Times: Cultural Study of the Sabbath

Judith Shulevitz wrote an article in the Cultural Studies series in the Times, "Creating Sabbath Peace Amid the Noise." We appreciate aspects of her book on the Sabbath, as we said in a prior post.

So nu, what's in this article? Two anecdotes about Jews who have their own ideas of the Sabbath, one from a Brooklyn Heights couple and one from a Persian Jew on the Upper West Side. Then for balance, Shulevitz appends two anecdotes about Christians who observe some sort of Sabbath. Voila, we have a "Cultural Study."

We are reminded that there actually are real cultural methods for analyzing and understanding the ideas and practices of the Sabbath. We served on a doctoral committee at the University of Minnesota for a thesis that applied leisure studies theory to the Jewish Sabbath and concluded that it was in large measure a deliberate and periodic re-creation of a wilderness experience within an urban culture. That was an actual "study" with references to a literature and theories.

As we suggested, Shulevitz has produced an essay that is mostly a faux study with charming anecdotage. That's too bad because her book has a whole lot more content and thoughtfulness (although intermixed with heavy doses of personal spiritual reflections). We find it discouraging that a writer apparently had to dumb down her presentation for the readers of the New York Times.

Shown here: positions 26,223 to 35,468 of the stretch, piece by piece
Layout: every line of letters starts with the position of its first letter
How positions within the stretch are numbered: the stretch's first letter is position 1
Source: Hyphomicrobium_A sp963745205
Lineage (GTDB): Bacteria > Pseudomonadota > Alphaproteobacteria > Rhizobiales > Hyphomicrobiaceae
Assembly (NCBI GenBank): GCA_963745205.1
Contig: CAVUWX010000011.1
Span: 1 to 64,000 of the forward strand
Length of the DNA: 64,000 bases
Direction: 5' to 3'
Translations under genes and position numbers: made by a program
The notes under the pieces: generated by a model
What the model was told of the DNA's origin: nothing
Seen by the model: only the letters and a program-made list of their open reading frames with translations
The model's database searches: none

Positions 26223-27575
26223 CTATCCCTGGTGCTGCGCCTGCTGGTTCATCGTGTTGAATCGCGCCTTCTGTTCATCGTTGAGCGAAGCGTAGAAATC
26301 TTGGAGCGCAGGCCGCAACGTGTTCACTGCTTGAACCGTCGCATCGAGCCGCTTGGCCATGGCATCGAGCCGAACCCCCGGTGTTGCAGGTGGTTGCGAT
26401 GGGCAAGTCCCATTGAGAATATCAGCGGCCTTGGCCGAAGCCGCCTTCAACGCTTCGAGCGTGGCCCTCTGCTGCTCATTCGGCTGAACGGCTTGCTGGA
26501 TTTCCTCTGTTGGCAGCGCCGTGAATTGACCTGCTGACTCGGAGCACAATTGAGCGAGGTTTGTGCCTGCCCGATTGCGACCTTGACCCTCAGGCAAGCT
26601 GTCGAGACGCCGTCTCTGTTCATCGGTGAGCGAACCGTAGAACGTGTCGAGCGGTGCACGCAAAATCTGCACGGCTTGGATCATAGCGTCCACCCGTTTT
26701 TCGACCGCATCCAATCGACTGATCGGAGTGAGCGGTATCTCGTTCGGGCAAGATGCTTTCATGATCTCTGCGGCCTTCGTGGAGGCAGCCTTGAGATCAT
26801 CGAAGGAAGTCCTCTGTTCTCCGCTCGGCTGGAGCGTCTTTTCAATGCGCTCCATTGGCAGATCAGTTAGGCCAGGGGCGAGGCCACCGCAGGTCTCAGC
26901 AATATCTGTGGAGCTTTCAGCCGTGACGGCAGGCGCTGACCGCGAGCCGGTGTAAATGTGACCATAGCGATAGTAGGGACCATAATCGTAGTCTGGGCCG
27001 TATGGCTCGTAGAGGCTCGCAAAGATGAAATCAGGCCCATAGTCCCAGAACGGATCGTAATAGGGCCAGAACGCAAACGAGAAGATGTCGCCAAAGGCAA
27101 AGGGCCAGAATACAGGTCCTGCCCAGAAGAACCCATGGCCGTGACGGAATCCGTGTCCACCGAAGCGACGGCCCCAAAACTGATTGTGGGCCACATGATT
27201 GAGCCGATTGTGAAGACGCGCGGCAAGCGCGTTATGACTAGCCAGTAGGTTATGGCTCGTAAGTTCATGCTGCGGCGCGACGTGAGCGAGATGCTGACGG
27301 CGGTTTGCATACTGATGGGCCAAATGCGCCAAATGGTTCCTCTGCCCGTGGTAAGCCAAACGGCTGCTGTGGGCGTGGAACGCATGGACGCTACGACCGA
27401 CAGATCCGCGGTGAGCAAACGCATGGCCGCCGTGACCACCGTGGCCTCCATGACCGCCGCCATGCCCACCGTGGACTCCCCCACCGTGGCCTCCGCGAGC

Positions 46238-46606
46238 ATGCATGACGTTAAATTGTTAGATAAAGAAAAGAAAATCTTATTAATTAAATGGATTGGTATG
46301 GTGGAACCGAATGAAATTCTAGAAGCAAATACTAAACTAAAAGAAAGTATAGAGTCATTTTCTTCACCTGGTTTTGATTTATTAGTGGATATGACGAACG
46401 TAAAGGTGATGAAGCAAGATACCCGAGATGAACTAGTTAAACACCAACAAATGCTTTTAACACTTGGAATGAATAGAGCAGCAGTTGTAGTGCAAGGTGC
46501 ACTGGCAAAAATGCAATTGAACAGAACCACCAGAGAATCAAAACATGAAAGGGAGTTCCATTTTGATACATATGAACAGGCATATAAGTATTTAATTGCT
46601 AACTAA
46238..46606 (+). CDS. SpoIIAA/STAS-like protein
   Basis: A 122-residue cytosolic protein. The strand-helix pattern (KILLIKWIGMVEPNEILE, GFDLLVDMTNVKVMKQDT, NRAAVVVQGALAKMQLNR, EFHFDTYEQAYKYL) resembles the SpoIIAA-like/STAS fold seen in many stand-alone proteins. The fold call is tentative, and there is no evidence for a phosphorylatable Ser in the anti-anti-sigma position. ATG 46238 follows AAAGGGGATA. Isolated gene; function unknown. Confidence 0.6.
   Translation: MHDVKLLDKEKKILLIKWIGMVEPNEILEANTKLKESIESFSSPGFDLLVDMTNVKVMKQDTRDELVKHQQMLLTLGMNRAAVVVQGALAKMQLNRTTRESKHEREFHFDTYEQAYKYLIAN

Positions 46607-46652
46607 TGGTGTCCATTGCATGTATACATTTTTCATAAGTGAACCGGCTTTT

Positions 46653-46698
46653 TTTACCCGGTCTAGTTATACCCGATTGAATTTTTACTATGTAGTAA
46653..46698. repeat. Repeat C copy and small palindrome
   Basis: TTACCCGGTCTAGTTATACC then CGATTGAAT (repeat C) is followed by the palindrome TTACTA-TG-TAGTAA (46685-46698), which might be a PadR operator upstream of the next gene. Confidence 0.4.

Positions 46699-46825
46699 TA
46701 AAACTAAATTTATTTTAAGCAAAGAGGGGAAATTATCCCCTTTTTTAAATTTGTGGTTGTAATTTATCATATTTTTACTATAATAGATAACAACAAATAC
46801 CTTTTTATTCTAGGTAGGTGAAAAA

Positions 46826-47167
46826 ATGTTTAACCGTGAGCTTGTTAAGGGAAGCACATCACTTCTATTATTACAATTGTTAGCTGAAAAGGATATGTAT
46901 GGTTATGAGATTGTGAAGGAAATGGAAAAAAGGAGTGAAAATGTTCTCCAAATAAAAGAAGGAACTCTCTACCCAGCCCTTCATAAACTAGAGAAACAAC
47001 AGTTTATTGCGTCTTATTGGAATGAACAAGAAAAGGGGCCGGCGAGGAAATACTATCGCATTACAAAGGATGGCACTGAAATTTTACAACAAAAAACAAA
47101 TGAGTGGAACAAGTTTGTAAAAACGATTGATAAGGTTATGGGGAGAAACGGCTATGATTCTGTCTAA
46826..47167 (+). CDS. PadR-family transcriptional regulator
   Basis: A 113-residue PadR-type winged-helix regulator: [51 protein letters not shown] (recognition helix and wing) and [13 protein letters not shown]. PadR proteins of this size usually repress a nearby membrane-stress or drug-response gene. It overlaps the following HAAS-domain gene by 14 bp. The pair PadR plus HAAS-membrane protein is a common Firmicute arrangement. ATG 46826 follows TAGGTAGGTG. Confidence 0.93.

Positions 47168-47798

So here is a sample from the start.
THERE are people for whom the Sabbath never went away — Seventh-day Adventists, Hutterites, Jews whose fathers and mothers never stopped walking in the ways of their fathers and mothers.

And then there are the rest of us. The Sabbath, Jewish or Christian, is a distant memory for many Americans, the recollection of a quaintly tranquil day when stores were closed, streets were quiet and festive dinners were had. The Sabbath would seem to have no place in our busy, beeping world. The very word tastes musty in the mouth, as if it were a relic from another place and time...more...
We stop here since all this is problematic to begin with. The traditional Sabbath today is practiced as it was observed centuries ago. It is a relic-Sabbath -- and it is a relic from the past. Like a Renaissance Fair or Colonial Williamsburg, some people with no musty taste in their mouths do reenact the ancient Sabbath in modern times and that is the point of it all. But what then is the meaning of the original Sabbath?

We need a lot of work on this essay, Ms. Shulevitz. More accurate description would help it. And a layer of actual academic analysis based on real social and cultural theory would be nice. And yes, even a summary of Orthodox apologetics defending the reenactment of the Sabbath in today's world would help this article.

We do like the illustration that accompanies the article.

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